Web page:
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Regime shifts in mean-variance efficient frontiers: some international evidence

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  • Massimo Guidolin
  • Federica Ria

Abstract

Regime switching models have been assuming an increasingly central role in financial applications because of their well-known ability to capture the presence of rich non-linear patterns in the joint distribution of asset returns. After reviewing key concepts and technical issues related to specifying, estimating, and using multivariate Markov switching models in financial applications, in this paper we examine how the presence of regimes in means, variances, and covariances of asset returns translates into explicit dynamics of the Markowitz mean-variance frontier. In particular, we show both theoretically and through an application to international equity portfolio diversification that substantial differences exist between bull and bear regime-specific frontiers, both in statistical and in economic terms. Using Morgan Stanley Capital International (MSCI) investable indices for five countries/macro-regions, we characterize mean-variance frontiers and optimal portfolio strategies in bull periods, in bear periods, and in periods where high uncertainty exists on the nature of the current regime.

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Bibliographic Info

Paper provided by Federal Reserve Bank of St. Louis in its series Working Papers with number 2010-040.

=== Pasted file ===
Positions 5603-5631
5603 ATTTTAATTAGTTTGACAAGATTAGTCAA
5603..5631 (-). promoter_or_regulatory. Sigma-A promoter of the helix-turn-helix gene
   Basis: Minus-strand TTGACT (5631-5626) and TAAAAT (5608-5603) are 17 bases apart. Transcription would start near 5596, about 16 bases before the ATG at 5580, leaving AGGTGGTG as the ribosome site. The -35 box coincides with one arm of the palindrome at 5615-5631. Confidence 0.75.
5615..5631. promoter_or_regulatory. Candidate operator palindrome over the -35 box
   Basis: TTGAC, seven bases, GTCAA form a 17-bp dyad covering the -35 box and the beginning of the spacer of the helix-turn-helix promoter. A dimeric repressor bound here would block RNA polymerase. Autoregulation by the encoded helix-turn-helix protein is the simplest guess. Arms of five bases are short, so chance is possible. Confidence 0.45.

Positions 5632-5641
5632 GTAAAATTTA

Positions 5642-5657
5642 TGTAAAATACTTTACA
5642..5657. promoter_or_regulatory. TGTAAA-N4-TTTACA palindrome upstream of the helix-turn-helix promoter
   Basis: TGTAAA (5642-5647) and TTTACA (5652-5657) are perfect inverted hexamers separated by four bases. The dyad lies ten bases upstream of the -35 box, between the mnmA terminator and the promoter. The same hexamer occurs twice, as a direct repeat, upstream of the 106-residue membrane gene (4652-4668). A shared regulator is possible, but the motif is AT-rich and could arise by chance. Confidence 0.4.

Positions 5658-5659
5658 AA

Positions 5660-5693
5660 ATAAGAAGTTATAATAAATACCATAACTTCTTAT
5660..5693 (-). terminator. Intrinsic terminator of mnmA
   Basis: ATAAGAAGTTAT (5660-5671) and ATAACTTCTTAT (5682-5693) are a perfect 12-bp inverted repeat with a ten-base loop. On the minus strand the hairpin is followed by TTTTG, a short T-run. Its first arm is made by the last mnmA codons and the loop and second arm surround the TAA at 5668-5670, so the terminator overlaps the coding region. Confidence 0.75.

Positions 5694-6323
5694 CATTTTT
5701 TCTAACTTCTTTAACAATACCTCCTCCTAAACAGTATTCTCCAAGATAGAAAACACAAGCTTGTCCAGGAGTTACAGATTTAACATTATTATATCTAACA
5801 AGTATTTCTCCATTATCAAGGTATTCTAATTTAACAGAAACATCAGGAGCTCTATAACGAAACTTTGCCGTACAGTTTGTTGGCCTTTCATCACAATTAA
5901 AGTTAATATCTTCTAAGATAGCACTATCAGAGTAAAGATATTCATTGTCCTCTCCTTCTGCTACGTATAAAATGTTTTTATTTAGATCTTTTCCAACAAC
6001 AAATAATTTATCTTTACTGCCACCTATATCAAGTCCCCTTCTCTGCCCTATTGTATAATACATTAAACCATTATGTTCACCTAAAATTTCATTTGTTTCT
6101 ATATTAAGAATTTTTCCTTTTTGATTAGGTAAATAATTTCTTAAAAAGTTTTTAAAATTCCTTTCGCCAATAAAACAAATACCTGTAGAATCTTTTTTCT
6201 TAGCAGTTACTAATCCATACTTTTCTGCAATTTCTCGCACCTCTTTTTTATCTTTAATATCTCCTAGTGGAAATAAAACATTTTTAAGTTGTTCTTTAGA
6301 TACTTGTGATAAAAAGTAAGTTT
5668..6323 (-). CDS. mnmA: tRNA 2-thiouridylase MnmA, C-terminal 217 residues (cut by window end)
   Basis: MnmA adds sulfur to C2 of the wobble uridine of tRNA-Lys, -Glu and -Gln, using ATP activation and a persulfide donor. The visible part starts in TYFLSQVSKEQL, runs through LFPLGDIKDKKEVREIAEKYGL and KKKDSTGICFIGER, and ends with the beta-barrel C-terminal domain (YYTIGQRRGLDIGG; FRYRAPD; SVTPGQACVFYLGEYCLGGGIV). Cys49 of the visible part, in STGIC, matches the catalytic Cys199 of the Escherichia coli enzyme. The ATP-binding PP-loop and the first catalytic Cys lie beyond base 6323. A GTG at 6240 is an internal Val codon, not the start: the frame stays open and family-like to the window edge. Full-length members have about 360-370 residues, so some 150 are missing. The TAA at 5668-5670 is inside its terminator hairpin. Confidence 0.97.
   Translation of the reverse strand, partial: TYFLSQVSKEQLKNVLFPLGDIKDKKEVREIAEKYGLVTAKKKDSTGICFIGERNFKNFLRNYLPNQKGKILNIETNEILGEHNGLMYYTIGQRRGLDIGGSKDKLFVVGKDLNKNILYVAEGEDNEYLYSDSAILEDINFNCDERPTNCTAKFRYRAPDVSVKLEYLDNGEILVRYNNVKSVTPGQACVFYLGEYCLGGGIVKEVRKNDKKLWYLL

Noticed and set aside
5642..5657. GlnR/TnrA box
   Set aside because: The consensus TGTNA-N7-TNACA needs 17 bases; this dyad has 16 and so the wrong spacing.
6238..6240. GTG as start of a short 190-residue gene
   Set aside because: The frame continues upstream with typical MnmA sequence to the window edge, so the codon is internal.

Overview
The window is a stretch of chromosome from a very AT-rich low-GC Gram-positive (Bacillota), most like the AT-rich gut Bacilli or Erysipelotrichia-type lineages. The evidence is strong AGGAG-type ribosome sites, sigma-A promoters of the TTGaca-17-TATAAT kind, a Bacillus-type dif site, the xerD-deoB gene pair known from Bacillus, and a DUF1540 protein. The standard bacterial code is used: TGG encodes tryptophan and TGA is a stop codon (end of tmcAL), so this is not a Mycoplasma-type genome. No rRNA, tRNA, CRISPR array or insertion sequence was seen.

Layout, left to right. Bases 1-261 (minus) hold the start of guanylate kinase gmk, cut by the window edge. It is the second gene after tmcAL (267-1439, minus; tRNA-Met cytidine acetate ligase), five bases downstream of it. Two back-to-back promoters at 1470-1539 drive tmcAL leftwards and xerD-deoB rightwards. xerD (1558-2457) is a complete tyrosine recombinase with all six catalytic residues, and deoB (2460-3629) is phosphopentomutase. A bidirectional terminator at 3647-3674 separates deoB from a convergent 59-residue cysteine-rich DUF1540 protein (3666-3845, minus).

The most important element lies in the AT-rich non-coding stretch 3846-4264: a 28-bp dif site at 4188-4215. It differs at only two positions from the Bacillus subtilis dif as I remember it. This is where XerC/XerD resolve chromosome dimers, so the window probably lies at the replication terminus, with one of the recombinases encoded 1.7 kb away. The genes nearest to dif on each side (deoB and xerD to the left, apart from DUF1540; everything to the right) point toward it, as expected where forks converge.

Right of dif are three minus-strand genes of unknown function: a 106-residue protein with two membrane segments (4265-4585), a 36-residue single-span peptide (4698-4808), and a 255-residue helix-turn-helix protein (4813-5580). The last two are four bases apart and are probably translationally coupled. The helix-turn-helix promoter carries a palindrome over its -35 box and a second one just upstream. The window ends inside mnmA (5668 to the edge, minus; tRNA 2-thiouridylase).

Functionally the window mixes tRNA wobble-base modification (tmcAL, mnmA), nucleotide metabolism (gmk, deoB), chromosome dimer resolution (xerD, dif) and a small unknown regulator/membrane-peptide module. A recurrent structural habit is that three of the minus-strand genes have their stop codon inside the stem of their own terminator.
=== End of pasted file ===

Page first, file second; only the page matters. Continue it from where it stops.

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Date of creation: 2010
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Handle: RePEc:fip:fedlwp:2010-040

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Keywords: Asset pricing ; Econometric models ; Rate of return ; Great Britain;

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References

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  8. Massimo Guidolin & Giovanna Nicodano, 2005. "Small Caps in International Equity Portfolios: The Effects of Variance Risk," CeRP Working Papers 41, Center for Research on Pensions and Welfare Policies, Turin (Italy).
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Cited by:
  1. Turtle, H.J. & Zhang, Chengping, 2012. "Time-varying performance of international mutual funds," Journal of Empirical Finance, Elsevier, vol. 19(3), pages 334-348.
  2. Apostolos Thomadakis, 2012. "Contagion or Flight-to-Quality Phenomena in Stock and Bond Returns," School of Economics Discussion Papers 0612, School of Economics, University of Surrey.

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